When last we left our newly LEDed aircraft, we said that we would tackle the power supply for the landing and taxi lights. And so we will.
As I said in the April column, switching power supplies are efficient and noisy. Sure, noise can be filtered out, but at what price? Inductors and capacitors are relatively large and expensive. Since most of today’s aircraft have battery/alternator power to spare, linear regulators are my choice for ease of construction and reliability.
These high-powered (20 watts of DC power, 100-watt-equivalent incandescent) LEDs that we are going to use in the landing/taxi lights are going to draw about 2 amps of juice (each) from a 12-volt aircraft power supply. They aren’t inexpensive ($38 each), but if you have a 2000-hour TBO engine, the projected life is 32+ engine overhauls (65,000 hours).
he frontal view of the landing light showing all nine LEDs (the little green squares in the center of the picture) on the heat sink ceramic substrate.
Then the question becomes, how many of these lights do we need to be both legal and safe? The feds are very wishy-washy about landing light specifications except FAR 91.205 (c)(4), which says: “If the aircraft is operated for hire, one electric landing light,” and even then only if operated at night. The “electric” part? Legend has it that one doofus pilot was using a kerosene lantern hung out in the breeze to satisfy the 1920 landing light regulation…kerosene, flame, butyrate dope on the fabric…poof.
But there is another FAR that tells us how we have to build airplane lights (FAR 23.1383). Here you go:
23.1383 Taxi and landing lights: Each taxi and landing light must be designed and installed so that: (a) No dangerous glare is visible to the pilot; (b) The pilot is not seriously affected by halation; (c) It provides enough light for night operations; (d) It does not cause a fire hazard in any configuration.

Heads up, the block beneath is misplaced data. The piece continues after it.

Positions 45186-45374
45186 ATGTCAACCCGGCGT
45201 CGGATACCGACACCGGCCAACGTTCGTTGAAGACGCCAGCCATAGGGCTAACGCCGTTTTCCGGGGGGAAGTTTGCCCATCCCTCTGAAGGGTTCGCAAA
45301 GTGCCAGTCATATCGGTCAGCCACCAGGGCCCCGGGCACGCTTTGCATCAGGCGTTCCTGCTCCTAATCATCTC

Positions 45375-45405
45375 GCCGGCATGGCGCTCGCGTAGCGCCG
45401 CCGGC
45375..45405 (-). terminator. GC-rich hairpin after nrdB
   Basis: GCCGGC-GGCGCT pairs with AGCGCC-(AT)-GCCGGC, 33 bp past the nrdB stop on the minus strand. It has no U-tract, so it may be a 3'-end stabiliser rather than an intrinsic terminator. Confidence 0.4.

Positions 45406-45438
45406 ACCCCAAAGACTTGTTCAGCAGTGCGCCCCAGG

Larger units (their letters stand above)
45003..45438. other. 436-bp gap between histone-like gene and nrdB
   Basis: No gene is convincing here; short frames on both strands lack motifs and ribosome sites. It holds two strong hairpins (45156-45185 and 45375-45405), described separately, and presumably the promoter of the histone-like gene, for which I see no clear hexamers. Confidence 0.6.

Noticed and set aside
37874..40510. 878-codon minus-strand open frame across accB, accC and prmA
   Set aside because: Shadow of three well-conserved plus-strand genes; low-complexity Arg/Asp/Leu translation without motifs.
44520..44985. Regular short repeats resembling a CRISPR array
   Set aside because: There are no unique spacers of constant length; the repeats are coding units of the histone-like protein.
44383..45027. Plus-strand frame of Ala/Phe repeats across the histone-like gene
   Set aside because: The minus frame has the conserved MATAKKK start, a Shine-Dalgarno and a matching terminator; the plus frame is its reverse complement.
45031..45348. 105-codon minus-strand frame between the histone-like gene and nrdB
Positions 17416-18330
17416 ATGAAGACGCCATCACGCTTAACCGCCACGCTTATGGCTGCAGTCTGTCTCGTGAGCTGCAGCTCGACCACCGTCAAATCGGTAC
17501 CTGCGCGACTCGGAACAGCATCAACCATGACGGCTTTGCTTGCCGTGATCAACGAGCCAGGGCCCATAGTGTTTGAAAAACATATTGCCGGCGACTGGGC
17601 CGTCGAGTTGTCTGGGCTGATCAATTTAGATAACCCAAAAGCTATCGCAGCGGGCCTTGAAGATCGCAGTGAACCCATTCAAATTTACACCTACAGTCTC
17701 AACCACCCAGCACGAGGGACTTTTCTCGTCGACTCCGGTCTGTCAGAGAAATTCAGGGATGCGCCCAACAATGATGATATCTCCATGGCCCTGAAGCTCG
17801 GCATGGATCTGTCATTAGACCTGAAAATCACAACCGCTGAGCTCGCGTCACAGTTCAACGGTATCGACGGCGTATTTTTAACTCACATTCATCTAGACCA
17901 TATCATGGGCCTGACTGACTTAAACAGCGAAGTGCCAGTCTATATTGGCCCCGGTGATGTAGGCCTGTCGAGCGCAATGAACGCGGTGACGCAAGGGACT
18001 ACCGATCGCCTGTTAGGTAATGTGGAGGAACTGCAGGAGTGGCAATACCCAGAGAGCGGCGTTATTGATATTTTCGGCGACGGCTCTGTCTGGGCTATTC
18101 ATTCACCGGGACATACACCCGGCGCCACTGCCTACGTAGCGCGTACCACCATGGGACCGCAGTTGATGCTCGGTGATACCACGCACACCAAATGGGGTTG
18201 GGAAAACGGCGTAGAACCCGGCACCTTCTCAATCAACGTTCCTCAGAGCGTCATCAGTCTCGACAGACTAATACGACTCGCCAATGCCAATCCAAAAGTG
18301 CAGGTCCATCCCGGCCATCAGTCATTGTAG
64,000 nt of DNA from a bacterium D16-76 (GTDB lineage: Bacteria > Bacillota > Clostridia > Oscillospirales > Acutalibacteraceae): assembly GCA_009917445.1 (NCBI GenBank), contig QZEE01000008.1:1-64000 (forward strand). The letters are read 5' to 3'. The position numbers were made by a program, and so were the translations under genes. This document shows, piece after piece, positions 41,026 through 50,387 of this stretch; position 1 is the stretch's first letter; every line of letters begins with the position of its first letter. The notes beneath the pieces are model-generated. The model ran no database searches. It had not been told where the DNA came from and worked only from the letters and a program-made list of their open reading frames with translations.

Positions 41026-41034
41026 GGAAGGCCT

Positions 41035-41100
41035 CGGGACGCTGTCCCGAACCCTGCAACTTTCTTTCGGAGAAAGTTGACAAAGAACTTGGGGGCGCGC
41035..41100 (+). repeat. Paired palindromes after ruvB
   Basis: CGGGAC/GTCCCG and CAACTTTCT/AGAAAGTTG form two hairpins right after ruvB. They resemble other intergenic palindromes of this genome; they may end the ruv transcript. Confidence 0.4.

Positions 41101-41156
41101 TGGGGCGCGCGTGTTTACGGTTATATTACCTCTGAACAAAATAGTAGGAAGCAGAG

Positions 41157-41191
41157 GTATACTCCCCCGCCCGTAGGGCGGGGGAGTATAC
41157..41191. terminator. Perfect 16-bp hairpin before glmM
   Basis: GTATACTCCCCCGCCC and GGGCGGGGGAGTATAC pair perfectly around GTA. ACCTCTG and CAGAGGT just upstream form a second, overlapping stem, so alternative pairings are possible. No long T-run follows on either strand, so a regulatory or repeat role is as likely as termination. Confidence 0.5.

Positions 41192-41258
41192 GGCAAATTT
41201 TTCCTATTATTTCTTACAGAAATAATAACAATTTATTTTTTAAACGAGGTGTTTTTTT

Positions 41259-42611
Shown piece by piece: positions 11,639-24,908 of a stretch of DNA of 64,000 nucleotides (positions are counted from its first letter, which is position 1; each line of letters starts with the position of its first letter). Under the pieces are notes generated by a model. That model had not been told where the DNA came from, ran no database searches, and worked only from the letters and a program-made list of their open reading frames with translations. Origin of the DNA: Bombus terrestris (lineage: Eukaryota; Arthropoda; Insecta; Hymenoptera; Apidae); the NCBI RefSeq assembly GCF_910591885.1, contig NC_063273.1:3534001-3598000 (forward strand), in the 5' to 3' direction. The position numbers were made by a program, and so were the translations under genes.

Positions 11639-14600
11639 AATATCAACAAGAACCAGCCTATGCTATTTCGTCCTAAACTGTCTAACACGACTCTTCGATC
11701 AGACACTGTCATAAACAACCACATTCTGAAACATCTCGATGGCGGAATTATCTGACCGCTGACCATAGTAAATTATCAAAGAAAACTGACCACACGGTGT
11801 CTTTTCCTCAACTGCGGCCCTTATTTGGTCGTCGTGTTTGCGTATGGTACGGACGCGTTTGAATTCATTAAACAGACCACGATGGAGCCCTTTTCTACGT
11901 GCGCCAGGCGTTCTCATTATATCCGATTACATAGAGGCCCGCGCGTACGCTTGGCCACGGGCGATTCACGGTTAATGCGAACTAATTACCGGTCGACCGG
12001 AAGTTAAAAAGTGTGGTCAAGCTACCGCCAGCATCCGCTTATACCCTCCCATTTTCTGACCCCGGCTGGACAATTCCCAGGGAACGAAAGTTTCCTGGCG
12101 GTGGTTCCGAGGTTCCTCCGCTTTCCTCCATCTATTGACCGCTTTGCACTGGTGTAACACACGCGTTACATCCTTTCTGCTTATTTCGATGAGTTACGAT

So, if we make it so the light doesn’t shine in our eyes, it doesn’t shimmer, it’s “bright,” and it won’t catch fire, we have our design done. Pretty simple and not a lot of technical gibberish. The catch? If you land at night and hit something, the feds can say, “Your light wasn’t bright enough,” and you are on the hook to prove that it was.
Since we are in the Experimental category of airplanes, and since we can’t use our airplanes for hire, the landing and taxi lights are strictly for our own use, and you can pretty well settle for anything you want. In particular, I’ll show you just one design, and it will be adaptable to any configuration that you want: a single landing light; a separate landing and taxi light; two landing, no taxi; two landing, one taxi; and so on. Just remember that you are going to spend about $50 per light, and each light has nine individual LEDs inside.
With nine individual LEDs inside the light, running 700 mA through each one, and with about a 3-volt drop for each individual LED, if we run them all in series, we will need a 27-volt power supply with current limiting. That automatically calls for a switching circuit type of supply, and we said once before that we don’t want to run switchers because of the noise factor. What we can do is buy the light configured in three rows of three LEDs each row, and that can be run directly with a linear regulator from a 12-volt supply. True, there will be the cost of two more LM317s, but at about a buck apiece (plus another dime resistor), we’ve solved the noise problem elegantly.